Beijing nursing home to offer services tailored to consider feelings of those who lost an only child
Beijing will create a special nursing home to care for senior citizens who lost their only child and will provide targeted services for them that researchers said should take their emotional feelings into consideration.
The No 5 Welfare Nursing Home was chosen as a pilot project to receive those seniors who become childless after their only child died because of disease or accident, the Beijing Civil Affairs Bureau said on Saturday.
The bureau and other departments, such as the family planning authority, have consulted experts and researchers for detailed information on the living conditions and services the special seniors group would require, according to a Beijing Times' report on Sunday.
The No 5 Home, a high-end nursing home founded in Chaoyang district in 1999, has 450 beds and can provide dining, health and entertainment services.
Current residents won't be displaced, but the future seniors will be those who only had one child because of family planning policies, but lost that child, the bureau said.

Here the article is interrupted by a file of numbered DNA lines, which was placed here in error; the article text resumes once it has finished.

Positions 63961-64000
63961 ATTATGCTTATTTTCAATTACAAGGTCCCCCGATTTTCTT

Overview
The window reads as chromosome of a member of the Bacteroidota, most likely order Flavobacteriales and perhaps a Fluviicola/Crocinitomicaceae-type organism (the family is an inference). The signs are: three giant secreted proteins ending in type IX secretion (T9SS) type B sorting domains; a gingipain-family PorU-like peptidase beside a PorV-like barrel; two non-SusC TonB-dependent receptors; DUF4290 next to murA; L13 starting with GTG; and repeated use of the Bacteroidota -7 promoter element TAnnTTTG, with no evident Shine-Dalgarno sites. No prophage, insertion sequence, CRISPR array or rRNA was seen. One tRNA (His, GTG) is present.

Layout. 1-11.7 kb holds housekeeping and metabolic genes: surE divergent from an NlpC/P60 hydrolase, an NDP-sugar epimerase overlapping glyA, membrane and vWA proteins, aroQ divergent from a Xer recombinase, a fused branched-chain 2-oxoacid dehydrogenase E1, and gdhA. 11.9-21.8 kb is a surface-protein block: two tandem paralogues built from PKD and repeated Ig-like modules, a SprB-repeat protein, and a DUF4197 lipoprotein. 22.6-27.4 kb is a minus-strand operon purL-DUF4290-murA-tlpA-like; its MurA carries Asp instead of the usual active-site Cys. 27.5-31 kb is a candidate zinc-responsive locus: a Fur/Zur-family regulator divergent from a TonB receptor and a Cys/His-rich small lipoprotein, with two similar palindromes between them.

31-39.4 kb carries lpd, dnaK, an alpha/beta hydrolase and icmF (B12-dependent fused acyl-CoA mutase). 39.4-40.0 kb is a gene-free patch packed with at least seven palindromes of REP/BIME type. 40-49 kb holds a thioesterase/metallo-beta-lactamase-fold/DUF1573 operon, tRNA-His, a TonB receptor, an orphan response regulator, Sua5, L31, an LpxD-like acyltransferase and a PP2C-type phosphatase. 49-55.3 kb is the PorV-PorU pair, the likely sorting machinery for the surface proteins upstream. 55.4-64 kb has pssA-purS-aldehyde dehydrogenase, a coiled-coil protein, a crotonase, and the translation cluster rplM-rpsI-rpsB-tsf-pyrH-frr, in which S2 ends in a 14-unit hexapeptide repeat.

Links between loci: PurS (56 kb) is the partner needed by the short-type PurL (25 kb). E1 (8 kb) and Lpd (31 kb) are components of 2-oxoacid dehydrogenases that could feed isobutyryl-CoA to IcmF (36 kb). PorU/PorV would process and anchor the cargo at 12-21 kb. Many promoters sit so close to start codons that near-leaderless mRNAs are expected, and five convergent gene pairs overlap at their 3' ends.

Official statistics show that in 2013, the latest year for which figures are available, 8,781 seniors in Beijing lost their only child.
The municipal government also has released reform guidelines on public nursing homes, since these facilities must guarantee the safety of these seniors, bureau head Li Wanjun said.
"The reform of nursing homes is not a simple combination of different homes, but the need to make the best use of the current facilities to provide services for the seniors," Li was quoted as saying.
The capital also will keep comprehensive records of the senior residents, including their health and economic situation, the bureau said.
"It's a big step; the government has taken real measures to guarantee the rest of their life," said Du Peng, a professor of gerontology at Renmin University of China.
There are discussions on whether it is better for childless seniors to live together or with other seniors who have children.
"When services to comfort their feelings are provided, it's OK to try the two ways," Du said.
Zhang Kaiti, director of the China Research Center on Aging, said he believes that separate services are better for the two groups.
Seniors who lost their children may feel huge pressure, and the government should consider their sensitive state after losing their children, he said.
"The government needs to do more research to find out what they really need deep down," he said.